09 April 2012

Mike Wallace

Plenty of reporters had asked tough questions long before Mike Wallace ever did. The technique required thorough research and preparation, as well as a certain fearlessness, because sometimes tough questions get tough answers, or a fist in the nose. Thoroughly precedented though it was, Wallace’s style became branded as the 60 Minutes style, so widely copied now that “television newsmagazine” is a genre and not a revolution.

That’s one reason Wallace will be remembered for generations to come, no matter that superstar reporters are a rapidly vanishing species. In stature and influence (which are not the same as power), Wallace was a little below the President of the United States but far above any Senator, Secretary, or Justice. You won’t see that again, any time soon.

During my years at CBS, my view of Wallace was sharply circumscribed, and so others are better able to tell you about him. It’s a shame that Liz Dribben isn’t here to share her memories of Mike, with whom she worked very closely and whom she adored. She fretted more over his failing health than she did her own, it seemed to me.

Equally adoring was the late Frances Arvold, the makeup artist whom Mike used to tease with the dirtiest jokes he knew. “Oh, that Mike,” Franny would say. I’d like to have seen that side of him — but he worked in another building.

What I saw most often was a man ill at ease with the other superstars in our little galaxy. All of them had egos, and all of them clashed whenever their orbits crossed. For example, it didn’t seem from my vantage that either Wallace or Don Hewitt ever fully processed the fact that each owed the other his professional success; their destinies were inextricable, no matter how much each ego wanted sole credit.

And while Mike seemed to like Dan Rather well enough, he did have a habit of making thoughtless, hurtful remarks, not only in statements that got picked up by the press but even in a strangely discordant speech at the party for Dan’s fifteenth anniversary as anchor of the Evening News. Everyone else treated the occasion as a jubilant celebration — Mike seemed to think it was a Friars’ Club roast.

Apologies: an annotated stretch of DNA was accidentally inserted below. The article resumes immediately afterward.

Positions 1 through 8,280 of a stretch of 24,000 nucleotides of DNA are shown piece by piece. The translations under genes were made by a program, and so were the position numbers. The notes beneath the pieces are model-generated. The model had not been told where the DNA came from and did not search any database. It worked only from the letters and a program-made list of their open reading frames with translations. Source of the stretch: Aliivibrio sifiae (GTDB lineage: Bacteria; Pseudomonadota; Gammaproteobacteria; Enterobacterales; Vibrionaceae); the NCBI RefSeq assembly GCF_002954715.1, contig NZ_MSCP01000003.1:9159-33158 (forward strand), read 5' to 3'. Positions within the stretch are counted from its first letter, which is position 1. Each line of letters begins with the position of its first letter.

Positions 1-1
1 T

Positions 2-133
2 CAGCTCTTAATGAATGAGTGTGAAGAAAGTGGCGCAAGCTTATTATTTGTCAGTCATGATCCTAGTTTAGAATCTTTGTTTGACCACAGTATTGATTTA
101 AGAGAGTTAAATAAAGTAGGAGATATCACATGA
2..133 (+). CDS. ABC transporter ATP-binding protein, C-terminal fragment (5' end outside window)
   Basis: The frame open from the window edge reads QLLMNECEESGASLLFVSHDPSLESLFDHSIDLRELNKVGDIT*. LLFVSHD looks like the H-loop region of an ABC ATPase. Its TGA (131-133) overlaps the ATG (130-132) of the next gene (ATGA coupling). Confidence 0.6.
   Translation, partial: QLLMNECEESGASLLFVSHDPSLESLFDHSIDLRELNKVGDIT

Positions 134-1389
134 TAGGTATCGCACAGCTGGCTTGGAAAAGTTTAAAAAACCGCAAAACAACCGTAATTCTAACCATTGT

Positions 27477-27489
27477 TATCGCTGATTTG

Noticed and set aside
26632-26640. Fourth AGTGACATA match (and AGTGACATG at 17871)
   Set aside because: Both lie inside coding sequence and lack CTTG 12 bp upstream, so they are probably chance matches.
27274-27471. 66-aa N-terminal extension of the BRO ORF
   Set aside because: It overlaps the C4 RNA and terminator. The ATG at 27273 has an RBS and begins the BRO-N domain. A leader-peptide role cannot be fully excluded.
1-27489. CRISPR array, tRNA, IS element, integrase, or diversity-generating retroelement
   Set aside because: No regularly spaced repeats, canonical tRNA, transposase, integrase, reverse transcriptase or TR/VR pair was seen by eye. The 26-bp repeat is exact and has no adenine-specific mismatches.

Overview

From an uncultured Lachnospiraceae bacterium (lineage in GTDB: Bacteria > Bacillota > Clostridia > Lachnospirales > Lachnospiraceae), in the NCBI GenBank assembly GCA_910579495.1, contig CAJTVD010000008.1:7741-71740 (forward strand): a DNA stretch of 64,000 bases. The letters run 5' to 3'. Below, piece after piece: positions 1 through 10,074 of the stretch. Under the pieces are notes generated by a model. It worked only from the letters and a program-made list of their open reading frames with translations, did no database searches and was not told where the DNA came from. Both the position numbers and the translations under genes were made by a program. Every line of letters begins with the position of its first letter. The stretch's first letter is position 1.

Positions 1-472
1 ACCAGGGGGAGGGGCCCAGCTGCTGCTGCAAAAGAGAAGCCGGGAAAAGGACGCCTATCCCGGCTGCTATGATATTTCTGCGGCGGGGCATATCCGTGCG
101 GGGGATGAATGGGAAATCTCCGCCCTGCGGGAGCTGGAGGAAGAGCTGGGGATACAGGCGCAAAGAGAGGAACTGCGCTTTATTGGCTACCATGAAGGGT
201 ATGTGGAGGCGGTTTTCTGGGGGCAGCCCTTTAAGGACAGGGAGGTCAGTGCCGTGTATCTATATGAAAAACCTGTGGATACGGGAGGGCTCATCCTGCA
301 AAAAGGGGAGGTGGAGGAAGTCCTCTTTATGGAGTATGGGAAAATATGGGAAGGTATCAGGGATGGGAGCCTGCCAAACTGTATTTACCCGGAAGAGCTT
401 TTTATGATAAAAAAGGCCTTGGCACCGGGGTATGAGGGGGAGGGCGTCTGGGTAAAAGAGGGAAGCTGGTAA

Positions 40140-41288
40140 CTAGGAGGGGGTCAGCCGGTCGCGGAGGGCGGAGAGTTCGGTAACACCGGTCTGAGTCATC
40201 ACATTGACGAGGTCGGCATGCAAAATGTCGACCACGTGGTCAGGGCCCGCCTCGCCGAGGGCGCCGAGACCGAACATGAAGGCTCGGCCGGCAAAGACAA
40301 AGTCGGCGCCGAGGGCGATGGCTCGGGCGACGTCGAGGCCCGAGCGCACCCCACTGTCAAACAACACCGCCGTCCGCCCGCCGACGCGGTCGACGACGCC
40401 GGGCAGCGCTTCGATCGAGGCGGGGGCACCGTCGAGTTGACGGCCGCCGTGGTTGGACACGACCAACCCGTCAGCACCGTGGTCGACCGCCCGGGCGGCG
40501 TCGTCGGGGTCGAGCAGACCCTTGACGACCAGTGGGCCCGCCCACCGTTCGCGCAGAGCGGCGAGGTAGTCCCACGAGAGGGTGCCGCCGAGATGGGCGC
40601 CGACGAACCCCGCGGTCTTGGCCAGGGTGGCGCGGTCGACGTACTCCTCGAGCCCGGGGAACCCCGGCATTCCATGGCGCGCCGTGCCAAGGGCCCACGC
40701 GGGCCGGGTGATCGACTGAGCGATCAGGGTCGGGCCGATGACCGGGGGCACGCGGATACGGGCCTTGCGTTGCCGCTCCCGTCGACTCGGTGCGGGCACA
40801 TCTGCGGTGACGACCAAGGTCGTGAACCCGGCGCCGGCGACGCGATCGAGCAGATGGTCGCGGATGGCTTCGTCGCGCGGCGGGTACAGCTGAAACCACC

My longest conversation with him may have been over the telephone, shortly after the co-anchoring partnership between Dan and Connie Chung was announced. One print reporter had sniffed that “Dan would never kiss Mike Wallace the way he kissed Connie” at the press conference, and I suggested a snappy reply:

“A candlelit dinner, a little wine, some soft music, and who knows? I might kiss Mike Wallace.”

The line got picked up, and suddenly, Mike himself was on the phone to our office. Dan was on the air, I think, which Mike surely knew, but he couldn’t contain himself. For several gleeful minutes he detailed the many, many reasons he would never — despite Dan’s fondly cherished dreams — kiss my boss.

When Dan called him back, he shut the door to his Inner Sanctum, but I could hear the gales of laughter all the same, and that’s the way I’d like to think of them now. Sure, sometimes I’ve wondered whether dealing with the demons of his depression simply left Mike Wallace unable to deal more consistently and cheerfully with the teeming chorus of prima donnas of the News Division.

But perhaps getting along well with each and every one of his colleagues was not, in fact, his highest purpose; perhaps it’s enough that he reported so many important stories, over a long and uniquely influential career — and that he got on so well with Liz and Franny.

1 comment:

Anonymous said...

This piece is well done but I found it vaguely unsatisfying. You're an insider here. I would have liked to learn more about your first-person experiences with the late Mr. Wallace and about his influence on broadcast journalism, or at least your assessment of that influence.

-- Rick